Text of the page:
Trying to Stay in Shape

Judging from the sheer number of posts, you might guess I spend most of my life on vacation and birding. As much as I’d like that to be accurate, it’s not.  Actually, we’ve spent far too little time vacationing for the last three years.  

I suspect I might have spent most of my time sitting on my exercise ball staring at the computer monitor, but, mercifully, I have no way of tracking that. 

I do, however, have a way of measuring the time I’ve spent exercising, thanks to my Apple Watch, my iPhone and an app.  I was pleasantly shocked at the results after installing “Fitness Stats” a few months ago.  If I’d been told at the beginning of the year that I would have to walk 817 miles, much less 1,749,187 steps, to stay in shape I would have thought that was an impossible goal and might have given up before I started.

Since I have loved walking as long as I can remember, the 10,940 miles of walking and (sort of) running don’t particularly surprise me (especially since it includes most of our hiking miles). It’s only recently that I discovered that Apple had added a “hiking” category so the numbers in that category are way too low.  

I don’t love exercise, per se, but I don’t absolutely hate it, and I’m willing to exercise regularly so that I can continue to hike and bird.   

The largest missing category, perhaps because this app was written before Apple added Tai Chi as a category, is Tai Chi.  Leslie helps lead a Tai Chi class M/W/F, and I also practice Qi Jong exercises at home semi-regularly. 

I regularly try to fit in either weight lifting or a half-hour walk while Leslie teaches Tai Chi Swords. When I was younger, stronger, and more flexible, I preferred Yoga to Tai Chi, and still fall back on it when my back is bothering me. Now I generally prefer Tai Chi’s gentler, more meditative approach to exercise.  So, a good part of those 320 exercise hours was probably devoted to Tai Chi.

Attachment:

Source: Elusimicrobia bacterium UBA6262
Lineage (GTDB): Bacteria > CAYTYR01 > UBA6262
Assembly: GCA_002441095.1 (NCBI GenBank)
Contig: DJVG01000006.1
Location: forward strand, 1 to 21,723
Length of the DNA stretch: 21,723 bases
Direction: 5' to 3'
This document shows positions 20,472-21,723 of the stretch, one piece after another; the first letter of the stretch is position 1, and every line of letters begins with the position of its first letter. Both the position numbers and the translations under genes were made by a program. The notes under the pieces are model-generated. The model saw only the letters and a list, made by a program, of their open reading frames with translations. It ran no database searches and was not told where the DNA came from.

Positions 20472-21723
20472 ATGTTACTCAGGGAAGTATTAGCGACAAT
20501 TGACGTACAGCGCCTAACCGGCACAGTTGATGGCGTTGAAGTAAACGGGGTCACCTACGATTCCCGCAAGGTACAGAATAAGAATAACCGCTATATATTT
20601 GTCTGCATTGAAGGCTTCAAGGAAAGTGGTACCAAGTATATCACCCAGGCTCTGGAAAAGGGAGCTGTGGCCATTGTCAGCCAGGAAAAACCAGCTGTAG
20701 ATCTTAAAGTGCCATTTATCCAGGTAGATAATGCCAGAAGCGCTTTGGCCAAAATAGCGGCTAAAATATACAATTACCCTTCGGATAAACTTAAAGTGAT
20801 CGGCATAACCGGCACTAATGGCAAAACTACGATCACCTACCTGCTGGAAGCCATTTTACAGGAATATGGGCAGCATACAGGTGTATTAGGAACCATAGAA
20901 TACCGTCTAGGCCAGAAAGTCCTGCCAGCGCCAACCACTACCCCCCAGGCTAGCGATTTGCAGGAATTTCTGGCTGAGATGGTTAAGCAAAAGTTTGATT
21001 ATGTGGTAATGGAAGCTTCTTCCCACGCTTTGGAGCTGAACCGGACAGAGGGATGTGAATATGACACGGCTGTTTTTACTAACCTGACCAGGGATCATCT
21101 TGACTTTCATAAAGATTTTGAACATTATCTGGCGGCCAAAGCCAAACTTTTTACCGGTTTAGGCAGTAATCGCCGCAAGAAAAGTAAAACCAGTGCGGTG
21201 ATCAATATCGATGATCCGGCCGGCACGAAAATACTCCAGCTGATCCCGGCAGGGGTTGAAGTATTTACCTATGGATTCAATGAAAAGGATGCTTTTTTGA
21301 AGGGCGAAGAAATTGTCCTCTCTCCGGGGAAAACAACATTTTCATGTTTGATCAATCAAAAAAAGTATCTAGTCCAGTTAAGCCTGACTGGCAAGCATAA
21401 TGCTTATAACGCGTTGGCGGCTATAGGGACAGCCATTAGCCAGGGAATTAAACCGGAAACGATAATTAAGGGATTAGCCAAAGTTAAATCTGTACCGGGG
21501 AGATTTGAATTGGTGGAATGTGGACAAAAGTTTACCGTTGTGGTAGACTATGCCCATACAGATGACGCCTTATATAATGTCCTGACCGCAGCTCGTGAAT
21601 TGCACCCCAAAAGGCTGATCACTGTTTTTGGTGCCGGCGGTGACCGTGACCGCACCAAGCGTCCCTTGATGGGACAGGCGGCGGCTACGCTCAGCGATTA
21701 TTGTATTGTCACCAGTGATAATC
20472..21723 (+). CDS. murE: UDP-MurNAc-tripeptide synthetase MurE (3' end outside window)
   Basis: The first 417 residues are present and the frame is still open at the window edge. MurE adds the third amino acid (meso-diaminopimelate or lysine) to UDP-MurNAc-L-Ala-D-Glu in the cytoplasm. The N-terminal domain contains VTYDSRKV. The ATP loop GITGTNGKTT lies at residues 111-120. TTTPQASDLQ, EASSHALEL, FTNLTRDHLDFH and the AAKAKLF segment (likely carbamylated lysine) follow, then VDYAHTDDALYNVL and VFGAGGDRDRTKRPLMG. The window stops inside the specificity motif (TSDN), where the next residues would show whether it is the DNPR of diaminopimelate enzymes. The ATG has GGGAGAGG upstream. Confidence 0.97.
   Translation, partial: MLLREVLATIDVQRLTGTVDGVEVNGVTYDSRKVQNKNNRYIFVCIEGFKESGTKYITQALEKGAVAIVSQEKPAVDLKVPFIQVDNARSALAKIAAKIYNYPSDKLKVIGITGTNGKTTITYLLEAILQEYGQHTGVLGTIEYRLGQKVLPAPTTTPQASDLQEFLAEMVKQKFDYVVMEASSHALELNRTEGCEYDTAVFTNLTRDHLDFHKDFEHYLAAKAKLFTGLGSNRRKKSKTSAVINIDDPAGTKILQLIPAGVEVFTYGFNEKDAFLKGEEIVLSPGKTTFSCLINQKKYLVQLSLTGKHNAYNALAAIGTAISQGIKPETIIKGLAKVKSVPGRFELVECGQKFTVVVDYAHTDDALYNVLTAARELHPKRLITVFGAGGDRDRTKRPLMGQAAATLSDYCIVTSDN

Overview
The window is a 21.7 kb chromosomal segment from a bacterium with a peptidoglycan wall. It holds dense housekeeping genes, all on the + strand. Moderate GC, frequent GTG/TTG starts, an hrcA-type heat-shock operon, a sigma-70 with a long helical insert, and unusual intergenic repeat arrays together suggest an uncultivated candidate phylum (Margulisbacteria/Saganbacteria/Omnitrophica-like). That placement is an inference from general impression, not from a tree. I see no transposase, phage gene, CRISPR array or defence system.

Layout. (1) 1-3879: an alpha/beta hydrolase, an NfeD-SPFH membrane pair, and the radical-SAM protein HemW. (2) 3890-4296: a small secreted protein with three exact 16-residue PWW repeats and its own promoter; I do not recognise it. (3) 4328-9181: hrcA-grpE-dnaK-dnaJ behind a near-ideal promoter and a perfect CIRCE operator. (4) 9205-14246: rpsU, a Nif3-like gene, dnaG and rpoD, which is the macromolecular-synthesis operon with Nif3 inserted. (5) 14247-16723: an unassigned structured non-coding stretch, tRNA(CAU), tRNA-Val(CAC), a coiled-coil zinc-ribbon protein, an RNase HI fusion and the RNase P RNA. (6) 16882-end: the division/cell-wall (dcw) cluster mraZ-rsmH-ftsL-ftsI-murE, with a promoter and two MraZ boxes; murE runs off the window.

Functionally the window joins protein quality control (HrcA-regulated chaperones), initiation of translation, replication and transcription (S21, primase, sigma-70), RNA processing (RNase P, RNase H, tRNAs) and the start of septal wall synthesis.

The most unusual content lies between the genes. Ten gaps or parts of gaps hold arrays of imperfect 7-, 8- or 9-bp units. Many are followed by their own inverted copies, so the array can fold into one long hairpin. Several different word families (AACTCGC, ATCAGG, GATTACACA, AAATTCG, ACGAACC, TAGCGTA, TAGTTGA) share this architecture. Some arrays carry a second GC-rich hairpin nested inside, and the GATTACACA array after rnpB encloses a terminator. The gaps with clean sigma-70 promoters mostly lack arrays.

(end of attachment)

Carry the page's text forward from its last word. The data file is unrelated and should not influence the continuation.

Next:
I would like to believe some recent studies that indicate that “adults over 65 who did strength training two to six times per week lived longer than those who did less than two, according to study author Dr. Bryant Webber, an epidemiologist in the Division of Nutrition, Physical Activity, and Obesity at the US Centers for Disease Control and Prevention,” but, considering that I nearly died of throat cancer at 57 when I might have been in the best shape of my life, hiking up to 25 miles per day in the Columbia Gorge and The Cascades three days a week with Bill Wastradowski, I don’t have much faith that being in shape will ward off cancer or other ailments.

I have always tried to stay in shape, but now that I’m retired I spend more time exercising than I ever have before, except, perhaps, when I was in the army and played football, baseball, and even some basketball in addition to doing PT six days a week. 

I’m not totally unaware of the irony that despite all this exercise I’m probably half as strong as I used to be while exercising twice as much.  

I’d be tempted to say that my time might be better spent reading all the books I have sitting in my den if my mind didn’t seem half as sharp as it used to be.  

A Return Visit to Lake Ralphine/Spring Lake

On our second visit to Lake Ralphine/Spring Lake, I took a longer lens, hoping to get better shots of the Acorn Woodpeckers we had seen on our first visit.  I should have known that would jinx us because the flock of woodpeckers we had seen defending their larder days earlier were reduced to two woodpeckers standing guard.

Two Acorn Woodpeckers

All was not lost, though, as we saw a lot more birds on the second visit than we did on the first.  It’s been a couple of years since I’ve seen a juvenile Pied-Billed Grebe, but the fading black and white pattern on the neck indicates that’s what this was.

Juvenile Pied Grebe

I thought this bird was some kind of flycatcher, but I was a little surprised when Merlin identified it as a Black Phoebe since all the Black Phoebes I’ve ever seen have been much blacker, not brown.

Black Phoebe

I know this is a juvenile swallow, but Merlin wasn’t a lot of help identifying what kind of juvenile swallow it is — suggesting it is either a Tree Swallow, a Violet-Green Swallow, or a Northern Rough-winged Swallow.

Juvenile Swallow

We didn’t see the pair of Swans that nested at Lake Ralphine in previous years, but we did see a single Mute Swan on Spring Lake.

Mute Swan

The highlight of the day, though, was this close-up of a Black-crowned Night Heron from the back. I was amazed I could get this close without spooking it.

Black-Crowned Night Heron

I prefer the shot from this angle, but I am sure the heron would have flown away if the green foliage hadn’t been between us.  

Black-Crowned Night Heron